Some TV shows may play fast and loose with time by jumping forward an entire year in the span of a week (*cough*DowntonAbbey*cough*) but here in the south, y’all, time moves a bit slower and thus we find out that a mere six days have passed since the first episode of this season of Justified. And how do we know that? Well first of all there’s this helpful little scrawl at the bottom of the screen that says “6 days ago” and then we watch as Raylan passes Jody, the bail jumper he locked in the trunk of his car, off to Sharon, the sexy bounty hunter who called up Raylan asking for help. Jody is not quite out of options, though. It turns out that a blown-out tire on Sharon’s van was the work of a friend of Jody’s and before you can say, “this looks suspicious,” Jody has kicked the doors of the van open, killed Sharon’s partner, stolen that guy’s weapon and gunned down Sharon herself before she can get her pants zipped back up after taking a pee in the woods.
Jumping back over those six days to the present time, Raylan is unhappy with the FBI files that were turned over by the now absent (and dead) Agent Barkley. Art’s unhelpful advice is for Raylan to make a trip to prison and pay a visit to his father, Arlo. Although not happy about it, Raylan is on his way there when he gets a phone call from a sheriff’s deputy who lets him know that Sharon’s van, containing her body and that of her partner, has been found and that they’ve been dead about six days. Raylan tells the deputy about Jody and his girlfriend Katrina, but when he meets law enforcement personnel at Katrina’s home, they find her gone and a house sitter there instead, a pretty young woman named Jackie Nevada. When Raylan offers to drive her home, we hear her life story and the two of them trade witty one-liners until she goes inside her apartment alone and finds Jody waiting for her. Driving away, Raylan notices a personalized license plate he saw outside Katrina’s house (because the car belongs to Jody’s friend Kenneth, who helped him get away from Sharon the bounty hunter), busts into Jackie’s apartment and, after Jody jumps out of a second-story window and lands on Kenneth’s car, rescues her. For reasons I still don’t understand (except that she and Raylan have good chemistry and the one-liners are funny), Raylan takes Jackie under his protective wing and she ends up riding shotgun with him for the rest of the night.
Jody’s story, predictably, does not have a happy ending. Raylan remembers that he’d told Sharon about the bar where he lived within Jody’s hearing and when he stops by there, sure enough, the criminal is waiting for him. Since Jody is in bad shape already from being shot and getting injured from his two-story hard landing on the roof of a car, the ensuing quick draw is all Raylan. No more Jody.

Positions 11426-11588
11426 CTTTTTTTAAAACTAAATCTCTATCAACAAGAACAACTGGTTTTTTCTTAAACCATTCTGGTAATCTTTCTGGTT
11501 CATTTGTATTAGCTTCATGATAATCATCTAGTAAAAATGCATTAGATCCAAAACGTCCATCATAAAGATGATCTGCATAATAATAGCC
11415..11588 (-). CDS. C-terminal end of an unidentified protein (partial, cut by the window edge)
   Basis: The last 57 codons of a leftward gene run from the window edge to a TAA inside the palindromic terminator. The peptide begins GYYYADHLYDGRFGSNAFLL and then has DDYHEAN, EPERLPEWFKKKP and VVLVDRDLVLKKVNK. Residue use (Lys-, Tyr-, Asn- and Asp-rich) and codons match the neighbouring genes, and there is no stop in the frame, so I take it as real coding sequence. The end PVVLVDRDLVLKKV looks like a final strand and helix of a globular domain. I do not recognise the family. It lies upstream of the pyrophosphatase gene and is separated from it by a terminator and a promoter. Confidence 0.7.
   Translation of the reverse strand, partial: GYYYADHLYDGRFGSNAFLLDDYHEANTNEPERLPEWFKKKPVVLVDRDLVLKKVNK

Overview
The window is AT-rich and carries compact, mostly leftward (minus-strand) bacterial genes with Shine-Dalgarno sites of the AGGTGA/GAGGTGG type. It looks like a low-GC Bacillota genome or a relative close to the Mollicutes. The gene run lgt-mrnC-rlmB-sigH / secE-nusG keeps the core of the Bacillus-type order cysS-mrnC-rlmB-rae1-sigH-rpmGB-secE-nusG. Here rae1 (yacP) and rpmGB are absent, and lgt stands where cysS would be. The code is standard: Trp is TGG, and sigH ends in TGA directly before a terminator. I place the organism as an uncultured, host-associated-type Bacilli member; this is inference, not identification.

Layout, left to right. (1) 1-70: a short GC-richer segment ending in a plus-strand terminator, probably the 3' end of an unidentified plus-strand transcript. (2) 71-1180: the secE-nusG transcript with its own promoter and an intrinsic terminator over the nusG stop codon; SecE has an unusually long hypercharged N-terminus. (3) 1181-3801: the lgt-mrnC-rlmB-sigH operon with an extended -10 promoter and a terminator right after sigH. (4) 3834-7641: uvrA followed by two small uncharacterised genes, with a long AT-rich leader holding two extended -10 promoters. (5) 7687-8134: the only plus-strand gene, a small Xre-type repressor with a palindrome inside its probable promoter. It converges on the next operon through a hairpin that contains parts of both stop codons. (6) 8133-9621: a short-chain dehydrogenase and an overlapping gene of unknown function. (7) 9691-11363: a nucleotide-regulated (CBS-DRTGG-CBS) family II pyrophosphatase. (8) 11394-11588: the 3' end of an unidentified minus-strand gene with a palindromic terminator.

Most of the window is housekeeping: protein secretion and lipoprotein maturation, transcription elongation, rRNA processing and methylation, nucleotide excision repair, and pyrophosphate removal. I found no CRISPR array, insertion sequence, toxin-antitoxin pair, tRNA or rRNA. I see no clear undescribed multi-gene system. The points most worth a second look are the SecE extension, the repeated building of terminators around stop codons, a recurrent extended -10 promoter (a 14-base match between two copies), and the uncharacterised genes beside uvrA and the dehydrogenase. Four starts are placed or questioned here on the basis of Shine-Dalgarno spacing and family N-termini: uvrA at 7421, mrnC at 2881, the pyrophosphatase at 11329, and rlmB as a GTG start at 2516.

Raylan finally gets Jackie to the hotel where she’s being put up for the night, where he tells her that he knows she’s got Jody’s stolen money in the bag she’s been carrying around and that he can either take it from her and turn it in as the illegal funds it is or she can give it to Katrina and her children, where it will actually do some good. Raylan finally calls Art to check in and is told again to go to the prison to see Arlo. Raylan promises to do so the next morning, and says he’ll be spending the night on the couch in the hotel room. Since Jackie is getting undressed for the shower right in front of him, I have my doubts about the couch and/or the sleeping part of that statement but hey, I guess it could happen. (No, it couldn’t.)
He does finally make it to prison, though, where he and Arlo have another of their tender father-son chats that ends with Arlo refusing to say much more than “Eat shit.” And seriously, has there been another character since The Wire‘s Clay Davis who can make music out of that word the way Arlo can? I don’t think so.
Boyd and Ava, meanwhile, are finding out that more than just (hopefully protected) group sex happens at swingers parties. Napier isn’t happy to see either one of them but a few of the power brokers of the county pull Boyd aside for a confab while Napier’s wife makes a show of giving Ava a tour of the house and blathering on about women having all the power and “no means no.” Since Ava is assaulted a short while later by one of the party’s guests, I’m not sure I’d listen to anything Mrs. Napier has to say, but that’s just me. Boyd takes Ava home and returns for a private chat with Harlan County’s finest citizens, where he’s told they allowed him to be invited so they could ask him to kill a local mine owner who isn’t cooperating with their plan to create environmental havoc and then rake in money by the millions from the federal government for the clean up. When Boyd doesn’t jump at the chance to commit murder for hire, they slap him down in his proper place: everything he has, they tell him, he has because they allow it. The implication, and the unstated threat, is that they could squash him like a bug anytime they want. Boyd has more than a touch of pride and I’m going to guess those gentlemen will come to regret their poor choice of words.
Boyd is going to have a problem closer to home to sort out first, though. Johnny finds out from Teri that it was Colton who beat her up, not the poor schmuck she sent them after. She also tells him that Colton was asking about Ellen May before he started hitting her, which makes Johnny immediately suspicious since she’s supposed to be dead. Are there odds in Vegas on who kills Johnny? One thing is clear, whether it’s Colton or Boyd, Johnny is digging his own grave.
And I quote, “There he is, looking like ten pounds of shit in a five pound bag.”